But when interpreting statutes like the ACA, the court’s role is different. Its role is to serve as a faithful agent of Congress, working to interpret Congress’s laws in a manner consistent with the words on the page, the design of the statute, and the purpose of the legislature. Thursday’s ruling was resoundingly clear: a nit-picking textual literalism cannot trump clear context, structure, and purpose. The chief justice said it best: “Congress passed the Affordable Care Act to improve health insurance markets, not to destroy them.”
There’s a final reason the people won: This decision didn’t just prevent the destruction of Obamacare, it actually made it stronger. The government had asked the court to defer to the IRS’s interpretation of the ACA under a doctrine of administrative law that says that, when a statute is ambiguous, the agency gets to interpret it. The chief justice instead held that the IRS does not get to decide this monumentally important question: Instead, the ACA requires that the government provide subsidies in all exchanges. That means that no future IRS — and no future presidential administration — will get to decide otherwise. Asked to destroy the ACA, the court instead provided it one more layer of protection against its persistent opponents.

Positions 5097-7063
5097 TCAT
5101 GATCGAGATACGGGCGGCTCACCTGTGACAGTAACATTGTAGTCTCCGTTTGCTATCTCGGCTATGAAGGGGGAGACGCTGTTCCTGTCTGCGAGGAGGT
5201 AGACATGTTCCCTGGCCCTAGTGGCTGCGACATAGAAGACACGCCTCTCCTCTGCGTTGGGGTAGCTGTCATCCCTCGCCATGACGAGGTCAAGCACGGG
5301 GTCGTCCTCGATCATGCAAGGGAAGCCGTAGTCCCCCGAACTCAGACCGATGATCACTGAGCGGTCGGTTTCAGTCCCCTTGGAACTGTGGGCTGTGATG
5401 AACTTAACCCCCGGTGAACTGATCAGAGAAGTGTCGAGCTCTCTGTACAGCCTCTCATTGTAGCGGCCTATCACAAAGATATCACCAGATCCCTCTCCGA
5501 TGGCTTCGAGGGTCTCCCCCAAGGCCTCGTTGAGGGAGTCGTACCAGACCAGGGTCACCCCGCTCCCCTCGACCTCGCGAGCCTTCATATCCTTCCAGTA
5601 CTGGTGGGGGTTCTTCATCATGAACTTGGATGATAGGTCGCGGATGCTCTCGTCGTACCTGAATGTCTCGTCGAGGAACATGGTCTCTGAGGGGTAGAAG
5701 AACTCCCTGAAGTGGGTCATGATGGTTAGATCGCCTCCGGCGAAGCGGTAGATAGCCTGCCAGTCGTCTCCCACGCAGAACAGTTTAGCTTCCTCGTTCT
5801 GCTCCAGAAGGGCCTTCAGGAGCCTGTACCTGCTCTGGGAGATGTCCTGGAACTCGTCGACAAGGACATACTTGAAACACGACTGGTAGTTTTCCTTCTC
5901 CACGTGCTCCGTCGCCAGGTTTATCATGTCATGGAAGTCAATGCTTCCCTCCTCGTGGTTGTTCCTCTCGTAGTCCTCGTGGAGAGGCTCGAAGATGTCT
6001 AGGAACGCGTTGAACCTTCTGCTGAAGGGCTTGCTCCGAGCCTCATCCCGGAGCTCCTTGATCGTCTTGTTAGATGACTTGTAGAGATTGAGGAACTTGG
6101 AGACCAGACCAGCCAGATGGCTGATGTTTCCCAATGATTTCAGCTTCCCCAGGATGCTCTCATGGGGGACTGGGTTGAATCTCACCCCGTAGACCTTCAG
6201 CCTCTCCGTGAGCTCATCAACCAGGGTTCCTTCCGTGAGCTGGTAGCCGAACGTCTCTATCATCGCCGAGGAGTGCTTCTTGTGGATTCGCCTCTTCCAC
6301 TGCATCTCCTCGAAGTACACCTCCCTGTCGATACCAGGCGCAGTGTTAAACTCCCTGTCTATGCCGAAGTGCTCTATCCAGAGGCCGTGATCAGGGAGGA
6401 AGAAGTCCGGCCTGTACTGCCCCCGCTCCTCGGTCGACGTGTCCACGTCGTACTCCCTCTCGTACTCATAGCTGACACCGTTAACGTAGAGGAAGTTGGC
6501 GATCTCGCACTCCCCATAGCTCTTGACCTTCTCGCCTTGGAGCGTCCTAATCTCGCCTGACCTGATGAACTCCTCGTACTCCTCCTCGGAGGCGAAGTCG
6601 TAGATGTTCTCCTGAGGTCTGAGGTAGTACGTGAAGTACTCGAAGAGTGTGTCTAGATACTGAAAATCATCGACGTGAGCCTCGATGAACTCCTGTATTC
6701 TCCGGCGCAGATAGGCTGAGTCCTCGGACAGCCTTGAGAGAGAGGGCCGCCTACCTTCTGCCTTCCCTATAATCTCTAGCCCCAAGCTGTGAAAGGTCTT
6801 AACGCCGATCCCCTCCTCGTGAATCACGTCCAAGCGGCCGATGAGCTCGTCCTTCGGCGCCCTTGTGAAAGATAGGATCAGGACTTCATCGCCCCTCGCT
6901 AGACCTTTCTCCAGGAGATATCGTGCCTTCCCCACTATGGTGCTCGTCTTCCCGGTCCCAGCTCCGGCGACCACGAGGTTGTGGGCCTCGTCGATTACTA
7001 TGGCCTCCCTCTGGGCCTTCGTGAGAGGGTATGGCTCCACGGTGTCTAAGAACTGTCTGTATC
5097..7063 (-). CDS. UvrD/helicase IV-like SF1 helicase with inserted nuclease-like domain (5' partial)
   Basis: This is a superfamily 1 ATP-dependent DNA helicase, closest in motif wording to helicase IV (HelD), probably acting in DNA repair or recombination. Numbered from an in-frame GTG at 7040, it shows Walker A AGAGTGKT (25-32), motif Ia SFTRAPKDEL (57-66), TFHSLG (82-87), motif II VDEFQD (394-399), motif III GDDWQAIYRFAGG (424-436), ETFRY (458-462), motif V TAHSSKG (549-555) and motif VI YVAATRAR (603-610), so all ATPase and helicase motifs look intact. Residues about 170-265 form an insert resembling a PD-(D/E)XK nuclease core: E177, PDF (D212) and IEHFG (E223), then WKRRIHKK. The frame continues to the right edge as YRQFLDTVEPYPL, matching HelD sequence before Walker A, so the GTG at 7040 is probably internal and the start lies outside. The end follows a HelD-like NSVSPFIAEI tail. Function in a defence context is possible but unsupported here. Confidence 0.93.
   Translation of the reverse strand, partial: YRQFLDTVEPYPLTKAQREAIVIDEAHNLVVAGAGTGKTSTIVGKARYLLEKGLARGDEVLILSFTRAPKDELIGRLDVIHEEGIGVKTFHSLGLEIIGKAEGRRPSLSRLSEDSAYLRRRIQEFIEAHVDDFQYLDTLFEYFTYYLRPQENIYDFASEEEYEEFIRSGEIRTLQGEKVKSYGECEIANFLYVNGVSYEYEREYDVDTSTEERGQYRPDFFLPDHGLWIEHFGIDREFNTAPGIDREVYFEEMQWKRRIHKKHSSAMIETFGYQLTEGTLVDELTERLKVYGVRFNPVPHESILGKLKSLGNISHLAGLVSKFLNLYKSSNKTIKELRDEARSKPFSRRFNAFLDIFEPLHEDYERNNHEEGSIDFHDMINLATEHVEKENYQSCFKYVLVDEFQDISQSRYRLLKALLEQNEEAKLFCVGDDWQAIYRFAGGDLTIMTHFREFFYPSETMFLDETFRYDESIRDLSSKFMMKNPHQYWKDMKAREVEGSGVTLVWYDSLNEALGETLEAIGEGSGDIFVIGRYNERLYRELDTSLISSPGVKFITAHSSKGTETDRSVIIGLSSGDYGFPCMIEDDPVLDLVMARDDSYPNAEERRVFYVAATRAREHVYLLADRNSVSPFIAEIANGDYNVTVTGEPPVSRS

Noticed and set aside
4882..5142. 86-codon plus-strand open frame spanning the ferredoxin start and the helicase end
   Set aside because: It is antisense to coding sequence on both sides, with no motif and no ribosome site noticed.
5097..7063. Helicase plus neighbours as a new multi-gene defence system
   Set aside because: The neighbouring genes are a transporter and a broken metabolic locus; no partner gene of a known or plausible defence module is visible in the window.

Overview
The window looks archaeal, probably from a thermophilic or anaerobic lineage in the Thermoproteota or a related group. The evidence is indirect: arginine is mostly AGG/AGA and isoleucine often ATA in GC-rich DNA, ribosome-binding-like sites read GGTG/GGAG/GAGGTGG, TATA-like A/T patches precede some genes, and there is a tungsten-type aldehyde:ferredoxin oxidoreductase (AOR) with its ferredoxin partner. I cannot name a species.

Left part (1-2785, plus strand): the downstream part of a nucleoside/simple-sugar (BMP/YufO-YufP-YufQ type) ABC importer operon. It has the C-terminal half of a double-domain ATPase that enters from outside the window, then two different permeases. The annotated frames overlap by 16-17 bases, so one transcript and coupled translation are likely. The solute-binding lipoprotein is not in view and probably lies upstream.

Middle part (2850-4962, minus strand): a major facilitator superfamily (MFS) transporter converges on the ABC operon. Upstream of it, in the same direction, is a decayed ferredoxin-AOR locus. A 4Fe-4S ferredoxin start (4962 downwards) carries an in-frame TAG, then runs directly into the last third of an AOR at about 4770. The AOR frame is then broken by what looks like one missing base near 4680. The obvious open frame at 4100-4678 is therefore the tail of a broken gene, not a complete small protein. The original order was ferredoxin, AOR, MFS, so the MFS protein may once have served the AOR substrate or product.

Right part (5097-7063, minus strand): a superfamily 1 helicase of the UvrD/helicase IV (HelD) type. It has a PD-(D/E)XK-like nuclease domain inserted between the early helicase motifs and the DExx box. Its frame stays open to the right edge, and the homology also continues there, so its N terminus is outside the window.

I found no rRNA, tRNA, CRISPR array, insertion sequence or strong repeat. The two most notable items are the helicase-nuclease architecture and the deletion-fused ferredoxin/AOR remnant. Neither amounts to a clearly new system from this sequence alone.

Still, however total this victory may be, it is worth reflecting on how vigorously the ACA’s opponents have tried to destroy it, and how close they have repeatedly come. When the ACA was passed, no member of Congress in either party argued that it meant what the dissent now claims that it does; nevertheless, at least four justices voted to hear King quickly, and three would have sided with the challengers. Indeed, Justice Antonin Scalia in his dissent went so far as to accuse the majority of having “no semblance of shame” in making arguments that amount to “interpretive jiggery-pokery.” Before we celebrate, we would do well to remember how close the law has come to judicial destruction.
Despite the vitriol of the dissenters, who have now twice tried to undo the ACA, Thursday’s decision is a reminder that the court rarely behaves like a bunch of politicians in robes. Chief Justice Roberts has made clear that he is no fan of the ACA, and Justice Anthony Kennedy vocally dissented from the 2012 decision upholding the law. Yet both voted in the majority in King, putting their judicial role before whatever their personal preferences might be. And this is how it should be when courts interpret the law. Scalia’s quip that we “should start calling this law SCOTUScare” is just sour grapes.
The decision is thus a resounding victory. And its beneficiaries are not just the obvious candidates — the Obama administration, and those who stood to lose their insurance. The winners include the court as an institution and the American people as a whole.
Laurence H. Tribe is a university professor and professor of constitutional law at Harvard Law School. He is coauthor of “Uncertain Justice: The Roberts Court and the Constitution,’’ just out in paperback.